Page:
‘Entitled’ meaning ‘having the title’

March 25, 2014

Prof. Mark Liberman (Language Log) quotes a commenter who writes,

In reference to: This ties in perfectly with the recent post entitled “Once more on the present continuative ending -ing in Chinese” in two ways:

Entitled is incorrect. TITLED is correct.

Unless the letters are “entitled” to an ice cream cone.

I’ve seen this elsewhere, and think it’s just zany. Look up “entitled” in the Random House Dictionary, and you see definition 2, “to call by a particular title or name: What was the book entitled?” Look it up in the Oxford English Dictionary, as you see examples going literally all the way back to Chaucer. (I mean here “literally” in the sense of “literally,” not in the sense of “figuratively.”) Unsurprisingly, other dictionaries follow suit. And a quick Google Ngrams search reports that, while “a book entitled” and “a book called” have been about equally common for centuries, “a book titled” was virtually never used until the late 1930s, and remains less than half as common than “a book entitled” even today.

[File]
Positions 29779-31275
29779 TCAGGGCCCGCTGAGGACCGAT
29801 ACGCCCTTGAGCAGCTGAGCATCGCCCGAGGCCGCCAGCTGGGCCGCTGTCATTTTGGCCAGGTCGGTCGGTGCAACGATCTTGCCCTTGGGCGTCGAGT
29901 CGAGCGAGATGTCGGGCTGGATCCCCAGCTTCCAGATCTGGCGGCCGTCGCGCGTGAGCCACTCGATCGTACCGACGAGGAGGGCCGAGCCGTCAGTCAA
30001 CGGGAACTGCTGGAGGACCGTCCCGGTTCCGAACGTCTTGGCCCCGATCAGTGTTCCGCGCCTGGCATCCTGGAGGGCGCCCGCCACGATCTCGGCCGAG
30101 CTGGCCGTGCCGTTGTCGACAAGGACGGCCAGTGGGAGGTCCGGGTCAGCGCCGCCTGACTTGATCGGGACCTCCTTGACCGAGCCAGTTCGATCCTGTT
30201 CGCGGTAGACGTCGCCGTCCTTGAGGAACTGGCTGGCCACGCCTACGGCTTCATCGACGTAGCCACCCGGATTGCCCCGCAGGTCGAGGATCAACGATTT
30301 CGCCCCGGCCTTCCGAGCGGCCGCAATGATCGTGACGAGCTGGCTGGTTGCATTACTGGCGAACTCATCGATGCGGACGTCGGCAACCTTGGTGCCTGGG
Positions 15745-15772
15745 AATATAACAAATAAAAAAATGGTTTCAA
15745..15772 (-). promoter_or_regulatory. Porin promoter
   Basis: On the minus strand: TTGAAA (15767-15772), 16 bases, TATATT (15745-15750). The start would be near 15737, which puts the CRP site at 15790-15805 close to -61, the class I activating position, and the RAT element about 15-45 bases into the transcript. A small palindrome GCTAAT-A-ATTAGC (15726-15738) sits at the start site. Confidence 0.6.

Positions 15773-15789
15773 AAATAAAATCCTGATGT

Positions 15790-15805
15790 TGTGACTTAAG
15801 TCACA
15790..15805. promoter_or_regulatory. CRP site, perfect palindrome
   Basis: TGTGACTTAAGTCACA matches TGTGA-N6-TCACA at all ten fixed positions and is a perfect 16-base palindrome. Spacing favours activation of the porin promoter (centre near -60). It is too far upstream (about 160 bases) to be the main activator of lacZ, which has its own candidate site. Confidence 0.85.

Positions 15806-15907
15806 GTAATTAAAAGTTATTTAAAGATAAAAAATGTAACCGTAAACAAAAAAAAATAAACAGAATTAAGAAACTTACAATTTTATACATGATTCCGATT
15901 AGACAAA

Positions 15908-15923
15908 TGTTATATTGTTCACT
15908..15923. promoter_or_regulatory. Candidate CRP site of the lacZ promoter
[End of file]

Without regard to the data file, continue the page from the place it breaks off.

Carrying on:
Words have multiple meanings. That can be annoying. It can be distracting. Sometimes (though not that often) it can be confusing. But even if we wish that only one of those meanings survive, that doesn’t make all the others “wrong” under any sensible definition of “wrong” that I can think of.

So if you want to say that you think “entitled” in this context comes across to you as unduly fancy, or as potentially distracting, or as just plain annoying, go right ahead (though you might be properly reluctant to condemn a fellow participant in a conversation on such grounds). But there’s no basis, it seems to me, for labeling it “incorrect,” unless you can explain who died and appointed you Usage King.

Eugene Volokh teaches free speech law, religious freedom law, church-state relations law, a First Amendment Amicus Brief Clinic, and tort law, at UCLA School of Law, where he has also often taught copyright law, criminal law, and a seminar on firearms regulation policy.
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